NYC Local Regulation Protecting a Free and Open Internet
Can Bill de Blasio pass a law that forbids deep packet inspection and filtering based on network content if you want to sell online products and services to NYC residents?
Basically, can we create a free and open internet for just New Yorkers?
This is a wonderful question. My blog post for the day will be answering Ben here.
On the one hand, I love the idea of NYC regulating internet service providers because a free and open internet is essential. Discriminating traffic based on its content would destroy the internet. I am not being sensational. Comcast could create a “fast lane” internet that only Google, Yahoo, Microsoft, Facebook and Netflix could afford to pay. Speed is the most important feature online, and so startups could never viably compete with the giants that can afford “fast lane” access. The wonderfully democratizing property of the internet that allows 2 guys in their basement with a case of red bull and a flat of ramen to viably compete with Google would be dead. It would be the end of an era of wildly exciting emergent innovation.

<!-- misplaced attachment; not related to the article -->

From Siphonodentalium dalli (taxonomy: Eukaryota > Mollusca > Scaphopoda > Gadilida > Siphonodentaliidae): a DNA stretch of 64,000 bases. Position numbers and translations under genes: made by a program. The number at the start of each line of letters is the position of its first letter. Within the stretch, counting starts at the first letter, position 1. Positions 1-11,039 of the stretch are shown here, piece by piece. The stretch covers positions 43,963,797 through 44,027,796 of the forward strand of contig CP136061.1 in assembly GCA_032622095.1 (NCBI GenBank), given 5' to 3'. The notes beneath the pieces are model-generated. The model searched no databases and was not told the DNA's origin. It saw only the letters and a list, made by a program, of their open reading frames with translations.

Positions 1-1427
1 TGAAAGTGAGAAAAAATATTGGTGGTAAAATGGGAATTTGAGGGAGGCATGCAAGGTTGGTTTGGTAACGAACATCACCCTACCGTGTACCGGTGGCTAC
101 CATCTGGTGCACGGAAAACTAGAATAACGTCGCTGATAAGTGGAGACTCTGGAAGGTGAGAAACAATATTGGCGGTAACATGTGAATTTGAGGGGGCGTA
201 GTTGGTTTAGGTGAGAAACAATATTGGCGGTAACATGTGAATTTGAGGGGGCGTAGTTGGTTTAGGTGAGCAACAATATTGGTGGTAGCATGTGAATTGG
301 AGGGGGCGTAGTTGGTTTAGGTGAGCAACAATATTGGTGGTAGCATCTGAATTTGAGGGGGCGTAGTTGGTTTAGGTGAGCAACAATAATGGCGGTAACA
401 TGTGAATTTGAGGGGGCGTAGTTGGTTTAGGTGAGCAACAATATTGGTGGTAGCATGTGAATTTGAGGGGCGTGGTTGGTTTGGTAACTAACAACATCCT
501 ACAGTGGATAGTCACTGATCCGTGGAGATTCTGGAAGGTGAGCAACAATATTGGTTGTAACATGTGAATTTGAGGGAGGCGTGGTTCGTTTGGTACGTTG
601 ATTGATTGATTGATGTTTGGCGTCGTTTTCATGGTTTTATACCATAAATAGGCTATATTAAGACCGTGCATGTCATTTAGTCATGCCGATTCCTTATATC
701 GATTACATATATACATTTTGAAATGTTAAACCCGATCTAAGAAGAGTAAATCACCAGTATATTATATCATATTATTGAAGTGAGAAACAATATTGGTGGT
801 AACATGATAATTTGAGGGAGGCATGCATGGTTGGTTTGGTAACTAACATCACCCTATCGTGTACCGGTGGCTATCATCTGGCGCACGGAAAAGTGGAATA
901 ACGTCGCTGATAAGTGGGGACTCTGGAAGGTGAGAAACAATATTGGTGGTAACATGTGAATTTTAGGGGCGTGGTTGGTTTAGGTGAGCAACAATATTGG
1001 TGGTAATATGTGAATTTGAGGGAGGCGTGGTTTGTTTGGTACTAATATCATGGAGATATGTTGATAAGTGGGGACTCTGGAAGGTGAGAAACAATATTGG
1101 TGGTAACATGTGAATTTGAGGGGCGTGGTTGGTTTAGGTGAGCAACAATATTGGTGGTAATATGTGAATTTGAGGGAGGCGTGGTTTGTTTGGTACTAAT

On the other hand, the idea that local or national governments can make any decisions at all that affect how internet technology can and can’t be implemented is terrible. Every law, however well-intentioned it might be, is a restriction on (internet) freedom, by definition. Local internet regulation would also make it more complicated to serve NYC-based customers because business logic would now be necessary in the stack to make sure that internet service complies with all subscribers’ local laws.
Ideally, internet service providers would simply recognize that the internet is so interesting because of ubiquitous access of all traffic, regardless of origin, and they would not be dumb enough to try to squeeze a couple extra coins out of providing service, when the potential down side is so grave. Because I don’t trust service providers to be smart enough to take this long view, I feel that NYC regulation protecting a free and open internet is a great idea, and I support it.
Lastly, regarding whether or not NYC has the *RIGHT* to regulate the internet locally and forbid deep packet inspection… for me that answer is unequivocally “Yes.” That’s because internet service providers leverage public resources like wireless spectrum, cables in streets and sewers, and other public commons, and as such, governments at their best should help mitigate the tragedy of the commons.